In 2001, workers prepare to test for anthrax at the Brentwood postal facility in Washington, D.C., after two workers there died of anthrax inhalation. (Shawn Thew / AFP)
WASHINGTON — The Postal Service is ready to deliver lifesaving drugs to about a quarter of the residents of Minneapolis-St. Paul, the only metropolitan area in the nation where letter carriers have been trained to dispense medication after a large-scale terrorist attack involving biological weapons.
Six years after the government began exploring the idea of using postal workers as rapid-response medicine dispensers and eight months after President Obama ordered government agencies to develop a plan to do so, efforts are underway in six cities to train workers to deliver the drugs needed to counter anthrax or other potentially deadly agents, the White House says.
The White House won't name the six cities, and Department of Homeland Security spokeswoman Amy Kudwa says she can't talk about whether more cities are interested in the voluntary program.
Cities are not required to adopt the plan, and most have separate plans in place to set up distribution centers in schools, community health centers and other government buildings where people can go to pick up drugs in the event of an attack. The White House, however, says using the Postal Service is a cost-effective and efficient way to create a reliable system for drug distribution in a crisis because postal workers can get drugs to the elderly and others who can't get out easily or wait in long lines.
"We need the capability" to get lifesaving drugs to people in a hurry because in the case of an anthrax attack, in particular, "what we know is: hours matter," White House spokesman Nick Shapiro says.
He says "many cities have expressed interest" in the program, especially now that there is a successful model to follow in Minneapolis.
The nation's capital is among them. "We're still looking at it," says Dena Iverson of the District of Columbia Department of Health.
The projected cost to set up the program and train postal workers: $1 million per city, according to the White House.
In 2001, shortly after the 9/11 terrorist attacks, a series of small-scale anthrax attacks killed five people. Victims can be saved, however, if they begin taking antibiotics soon after they've been exposed.
"It doesn't make any difference if we make all these new antibiotics and vaccines if we don't have ways to get them to people," says Randall Larsen of the WMD Center, a think tank that focuses on bioterrorism.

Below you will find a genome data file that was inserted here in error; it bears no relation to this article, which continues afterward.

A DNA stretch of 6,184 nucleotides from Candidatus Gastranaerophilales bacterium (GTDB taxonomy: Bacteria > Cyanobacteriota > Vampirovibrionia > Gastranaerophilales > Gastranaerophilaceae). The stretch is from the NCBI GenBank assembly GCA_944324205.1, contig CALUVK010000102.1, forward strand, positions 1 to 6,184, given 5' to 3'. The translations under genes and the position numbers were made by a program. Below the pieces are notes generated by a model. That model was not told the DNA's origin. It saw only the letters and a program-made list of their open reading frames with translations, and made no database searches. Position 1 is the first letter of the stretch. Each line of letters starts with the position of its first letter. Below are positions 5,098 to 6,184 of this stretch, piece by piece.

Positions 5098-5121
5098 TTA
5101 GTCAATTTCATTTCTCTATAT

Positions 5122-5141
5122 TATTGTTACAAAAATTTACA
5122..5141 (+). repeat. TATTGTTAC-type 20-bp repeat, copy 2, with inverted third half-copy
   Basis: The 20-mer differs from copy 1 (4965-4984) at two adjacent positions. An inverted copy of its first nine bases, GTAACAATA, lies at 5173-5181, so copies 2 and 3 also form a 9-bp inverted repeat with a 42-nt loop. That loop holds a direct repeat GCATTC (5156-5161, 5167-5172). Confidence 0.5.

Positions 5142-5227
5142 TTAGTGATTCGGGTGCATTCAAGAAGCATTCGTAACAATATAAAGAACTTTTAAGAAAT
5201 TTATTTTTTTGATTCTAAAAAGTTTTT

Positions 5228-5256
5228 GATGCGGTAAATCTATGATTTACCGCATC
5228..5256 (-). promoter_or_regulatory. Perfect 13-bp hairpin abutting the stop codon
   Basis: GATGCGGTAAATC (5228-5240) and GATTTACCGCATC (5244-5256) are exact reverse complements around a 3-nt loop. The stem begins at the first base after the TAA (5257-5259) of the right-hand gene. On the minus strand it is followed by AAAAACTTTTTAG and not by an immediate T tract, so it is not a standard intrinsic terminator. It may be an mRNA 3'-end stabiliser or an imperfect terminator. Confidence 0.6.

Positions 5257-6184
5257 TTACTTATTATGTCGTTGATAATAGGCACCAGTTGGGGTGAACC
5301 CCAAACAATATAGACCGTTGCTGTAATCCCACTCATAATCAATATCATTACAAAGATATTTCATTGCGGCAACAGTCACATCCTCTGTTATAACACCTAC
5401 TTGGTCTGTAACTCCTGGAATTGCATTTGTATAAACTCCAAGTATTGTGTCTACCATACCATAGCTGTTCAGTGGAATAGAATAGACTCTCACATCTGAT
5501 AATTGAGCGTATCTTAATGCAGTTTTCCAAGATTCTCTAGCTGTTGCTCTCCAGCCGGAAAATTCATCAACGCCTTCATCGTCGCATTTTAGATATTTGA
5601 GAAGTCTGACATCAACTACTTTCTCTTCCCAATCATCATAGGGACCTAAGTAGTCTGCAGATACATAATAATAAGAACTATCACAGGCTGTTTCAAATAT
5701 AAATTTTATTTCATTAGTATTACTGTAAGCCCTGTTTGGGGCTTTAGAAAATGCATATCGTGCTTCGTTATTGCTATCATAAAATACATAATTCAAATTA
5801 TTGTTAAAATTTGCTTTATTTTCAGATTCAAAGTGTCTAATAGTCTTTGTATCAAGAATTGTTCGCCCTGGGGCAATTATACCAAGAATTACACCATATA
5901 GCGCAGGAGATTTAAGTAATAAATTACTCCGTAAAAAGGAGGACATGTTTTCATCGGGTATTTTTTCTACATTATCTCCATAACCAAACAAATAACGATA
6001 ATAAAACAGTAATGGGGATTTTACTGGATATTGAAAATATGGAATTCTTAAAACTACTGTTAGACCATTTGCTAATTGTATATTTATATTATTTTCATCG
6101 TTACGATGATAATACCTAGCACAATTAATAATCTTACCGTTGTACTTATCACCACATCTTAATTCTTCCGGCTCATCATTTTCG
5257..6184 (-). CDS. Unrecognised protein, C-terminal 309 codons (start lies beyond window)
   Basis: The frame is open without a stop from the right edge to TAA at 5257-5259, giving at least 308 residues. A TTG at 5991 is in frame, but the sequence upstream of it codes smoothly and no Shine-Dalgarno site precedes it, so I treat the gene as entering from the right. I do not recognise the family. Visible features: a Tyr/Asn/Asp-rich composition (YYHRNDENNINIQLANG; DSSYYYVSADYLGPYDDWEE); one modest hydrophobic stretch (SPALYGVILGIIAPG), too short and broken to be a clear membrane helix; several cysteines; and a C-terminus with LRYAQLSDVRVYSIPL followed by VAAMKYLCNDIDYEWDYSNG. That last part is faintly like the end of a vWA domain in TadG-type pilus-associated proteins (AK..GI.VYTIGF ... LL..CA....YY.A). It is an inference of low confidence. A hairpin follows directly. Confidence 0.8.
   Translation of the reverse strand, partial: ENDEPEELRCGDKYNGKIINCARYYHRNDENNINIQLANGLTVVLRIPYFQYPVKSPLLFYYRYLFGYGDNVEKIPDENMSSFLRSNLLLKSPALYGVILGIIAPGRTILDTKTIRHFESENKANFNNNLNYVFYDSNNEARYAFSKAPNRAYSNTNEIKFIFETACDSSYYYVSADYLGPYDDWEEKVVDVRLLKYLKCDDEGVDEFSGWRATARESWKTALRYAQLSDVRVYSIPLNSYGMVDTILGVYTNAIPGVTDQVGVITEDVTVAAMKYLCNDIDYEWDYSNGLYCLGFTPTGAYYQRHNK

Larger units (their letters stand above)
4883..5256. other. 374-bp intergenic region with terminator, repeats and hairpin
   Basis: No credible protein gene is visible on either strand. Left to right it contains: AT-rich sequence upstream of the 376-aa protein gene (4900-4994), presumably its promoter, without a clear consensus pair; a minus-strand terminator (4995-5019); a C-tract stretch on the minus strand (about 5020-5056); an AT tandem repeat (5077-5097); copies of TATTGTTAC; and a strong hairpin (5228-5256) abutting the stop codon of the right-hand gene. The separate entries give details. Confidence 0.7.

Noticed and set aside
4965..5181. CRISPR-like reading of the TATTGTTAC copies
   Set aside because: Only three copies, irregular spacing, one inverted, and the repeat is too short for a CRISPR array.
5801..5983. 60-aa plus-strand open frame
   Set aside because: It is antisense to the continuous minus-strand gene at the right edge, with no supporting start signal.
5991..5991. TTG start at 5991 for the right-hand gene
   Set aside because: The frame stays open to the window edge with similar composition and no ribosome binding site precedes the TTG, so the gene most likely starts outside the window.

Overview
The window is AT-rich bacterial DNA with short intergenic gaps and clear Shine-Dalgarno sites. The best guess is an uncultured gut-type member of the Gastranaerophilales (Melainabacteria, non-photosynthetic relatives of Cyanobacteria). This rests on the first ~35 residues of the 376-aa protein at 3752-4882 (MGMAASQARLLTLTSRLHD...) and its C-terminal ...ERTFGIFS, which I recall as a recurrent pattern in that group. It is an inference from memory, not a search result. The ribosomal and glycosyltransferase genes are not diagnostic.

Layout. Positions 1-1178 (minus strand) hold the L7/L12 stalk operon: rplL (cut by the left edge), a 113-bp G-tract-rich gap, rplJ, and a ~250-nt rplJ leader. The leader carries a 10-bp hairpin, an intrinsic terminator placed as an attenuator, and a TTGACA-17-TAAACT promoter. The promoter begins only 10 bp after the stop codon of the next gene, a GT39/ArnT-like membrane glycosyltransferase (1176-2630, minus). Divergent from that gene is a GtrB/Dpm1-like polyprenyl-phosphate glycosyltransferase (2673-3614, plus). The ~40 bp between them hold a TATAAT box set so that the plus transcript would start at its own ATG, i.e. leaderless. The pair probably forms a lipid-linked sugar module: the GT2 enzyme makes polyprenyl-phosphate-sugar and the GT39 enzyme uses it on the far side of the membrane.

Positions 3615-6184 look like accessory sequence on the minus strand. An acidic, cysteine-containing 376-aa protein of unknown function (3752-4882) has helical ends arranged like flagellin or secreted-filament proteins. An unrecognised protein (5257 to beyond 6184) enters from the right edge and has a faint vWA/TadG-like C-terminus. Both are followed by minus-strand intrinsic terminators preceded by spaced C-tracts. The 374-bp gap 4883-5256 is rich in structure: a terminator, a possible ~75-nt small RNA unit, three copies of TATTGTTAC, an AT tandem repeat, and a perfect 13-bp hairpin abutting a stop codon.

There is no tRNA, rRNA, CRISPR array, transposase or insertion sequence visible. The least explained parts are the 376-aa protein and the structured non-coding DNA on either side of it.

The idea of having letter carriers deliver drugs to people in their homes has been discussed since 2004.
• In 2006 and 2007, test runs were done in Seattle, Philadelphia and Boston.
• In 2008, the Bush administration issued an emergency order allowing the Food and Drug Administration to approve advance distribution of antibiotics to letter carriers who volunteer for the program and their families so that they would be protected from exposure to anything they encounter on their rounds.
• In December 2009, Obama issued an executive order to jump-start the process. It gave federal agencies 180 days to develop a Postal Service model that could be replicated around the country. It also required the government to meet a demand from the Postal Service: that workers delivering the drugs be accompanied by law enforcement officers to protect them from panicked and potentially violent crowds.
Now, "we're fine if they (terrorists) attack Minneapolis," says James Talent, former vice chairman of the Weapons of Mass Destruction Commission. The Postal Service has "proven they can do it."
With a model in place, the White House says it is working to expand the voluntary program to cities across the country.
Natalie Grant director of Boston's Office of Public Health Preparedness says the city is awaiting instruction from the federal government about how to proceed.
Minneapolis postal worker Chris Wittenburg of the National Association of Letter Carriers says setting up the program is complicated. First, letter carriers have to volunteer, undergo medical tests to make sure they can take the antibiotics, be fitted for masks (no facial hair allowed) and be trained. Routes have to be combined, and systems set up to suspend regular mail delivery in an instant, call postal workers in and send them out carrying boxes of drugs and fliers telling people what to do.
About 60 percent of the city's letter carriers volunteered for the program, which was given a trial run in May.
Workers there can now deliver drugs to 205,000 households, or 575,000 people, within eight hours. Officials plan to expand the program to reach all 735,000 households in the metro area.
The need to get drugs or other antidotes to people fast is a "unique situation," Wittenburg says, "and the Postal Service is really the only organization with the capability to pull it off."
Mimi Hall writes for USA TODAY